Neurosurgical Decision-Making and Ethical Considerations in the Treatment of Traumatic Brain Injury

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Globally, disparities in the availability of surgical care are prevalent, and for specialty care such as neurosurgery, services are typically scarce to non-existent. In low-and-middle-income countries, most medical centers have limited resources and are not equipped to handle neurosurgical emergencies. Within the field of global neurosurgery, there has been a push to incorporate advanced technologies such as predictive modeling to facilitate triage and neurosurgical care decision-making. However, to successfully implement such technologies, it is vital to consider the ethical framework within which neurosurgical care decisions are made and how ethical challenges inform decision-making. The objective of this study is to determine whether the potential ethical challenges that neurosurgical care providers encounter are differentially important to decision-making. This study utilizes a rank-order survey to evaluate surgical risk tolerance, the relative importance of several patient-level and system-level factors to the decision to offer surgery, and perceptions of the fairness of several resource-allocation principles when surgery cannot be offered to all patients in need. Further, we assessed whether geographic, demographic, cultural, and institutional characteristics and utilitarian ethical orientation differentially impact these aspects of decision-making. Based on the results, it does seem as though there is a differential impact of ethical challenges on decision-making. In conclusion, this data will allow identification of key commonalities and differences in approaches to neurosurgical decision-making across practice settings, which will potentially facilitate ethically responsible, cross-cultural collaborations and implementations of neurosurgical decision support tools.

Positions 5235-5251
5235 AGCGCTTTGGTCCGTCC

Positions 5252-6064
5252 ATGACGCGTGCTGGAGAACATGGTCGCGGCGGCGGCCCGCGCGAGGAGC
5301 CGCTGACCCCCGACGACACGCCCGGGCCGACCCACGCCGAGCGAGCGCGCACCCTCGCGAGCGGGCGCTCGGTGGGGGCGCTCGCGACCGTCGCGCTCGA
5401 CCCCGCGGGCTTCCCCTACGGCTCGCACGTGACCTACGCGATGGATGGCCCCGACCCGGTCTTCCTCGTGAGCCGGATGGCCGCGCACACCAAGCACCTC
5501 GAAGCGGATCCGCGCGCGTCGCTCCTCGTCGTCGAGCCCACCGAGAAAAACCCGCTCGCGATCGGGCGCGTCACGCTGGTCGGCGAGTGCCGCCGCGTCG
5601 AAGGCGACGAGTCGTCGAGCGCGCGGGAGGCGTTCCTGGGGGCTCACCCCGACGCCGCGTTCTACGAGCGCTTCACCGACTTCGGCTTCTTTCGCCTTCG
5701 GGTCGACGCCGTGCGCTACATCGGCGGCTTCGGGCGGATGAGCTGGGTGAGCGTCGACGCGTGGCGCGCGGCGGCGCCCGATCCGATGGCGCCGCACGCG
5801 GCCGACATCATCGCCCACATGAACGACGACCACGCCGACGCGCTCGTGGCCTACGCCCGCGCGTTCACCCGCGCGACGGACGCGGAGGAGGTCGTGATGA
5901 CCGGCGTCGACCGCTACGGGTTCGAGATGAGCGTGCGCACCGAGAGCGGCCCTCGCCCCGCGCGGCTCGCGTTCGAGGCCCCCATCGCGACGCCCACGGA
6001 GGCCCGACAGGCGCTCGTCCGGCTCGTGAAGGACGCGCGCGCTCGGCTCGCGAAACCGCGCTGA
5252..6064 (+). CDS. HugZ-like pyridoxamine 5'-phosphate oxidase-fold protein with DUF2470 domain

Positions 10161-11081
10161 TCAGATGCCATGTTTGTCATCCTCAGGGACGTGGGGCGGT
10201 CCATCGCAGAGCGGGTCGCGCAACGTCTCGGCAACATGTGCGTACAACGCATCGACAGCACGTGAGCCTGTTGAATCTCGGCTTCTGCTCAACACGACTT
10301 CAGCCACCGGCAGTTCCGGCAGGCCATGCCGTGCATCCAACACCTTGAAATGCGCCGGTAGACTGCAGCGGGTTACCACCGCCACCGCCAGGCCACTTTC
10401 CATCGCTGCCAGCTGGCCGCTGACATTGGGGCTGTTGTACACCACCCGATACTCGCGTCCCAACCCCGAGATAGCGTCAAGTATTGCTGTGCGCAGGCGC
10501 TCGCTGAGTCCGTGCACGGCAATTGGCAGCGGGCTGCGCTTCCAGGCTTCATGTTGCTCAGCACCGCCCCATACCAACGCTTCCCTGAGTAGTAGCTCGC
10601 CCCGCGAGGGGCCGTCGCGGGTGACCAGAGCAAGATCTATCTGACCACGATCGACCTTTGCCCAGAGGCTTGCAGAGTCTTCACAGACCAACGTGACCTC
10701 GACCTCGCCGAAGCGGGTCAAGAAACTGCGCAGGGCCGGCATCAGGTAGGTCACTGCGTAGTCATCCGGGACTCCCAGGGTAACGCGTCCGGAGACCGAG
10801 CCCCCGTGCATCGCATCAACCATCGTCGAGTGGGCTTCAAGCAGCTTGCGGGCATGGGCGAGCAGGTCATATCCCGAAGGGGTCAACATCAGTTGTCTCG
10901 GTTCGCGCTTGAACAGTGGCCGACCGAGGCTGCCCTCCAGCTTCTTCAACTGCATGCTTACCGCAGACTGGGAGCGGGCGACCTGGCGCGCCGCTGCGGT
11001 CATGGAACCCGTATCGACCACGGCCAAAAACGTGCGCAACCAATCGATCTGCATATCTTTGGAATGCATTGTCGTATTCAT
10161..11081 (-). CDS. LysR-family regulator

Hughes, Jasmine Gabriel (2022). Neurosurgical Decision-Making and Ethical Considerations in the Treatment of Traumatic Brain Injury. Master's thesis, Duke University. Retrieved from


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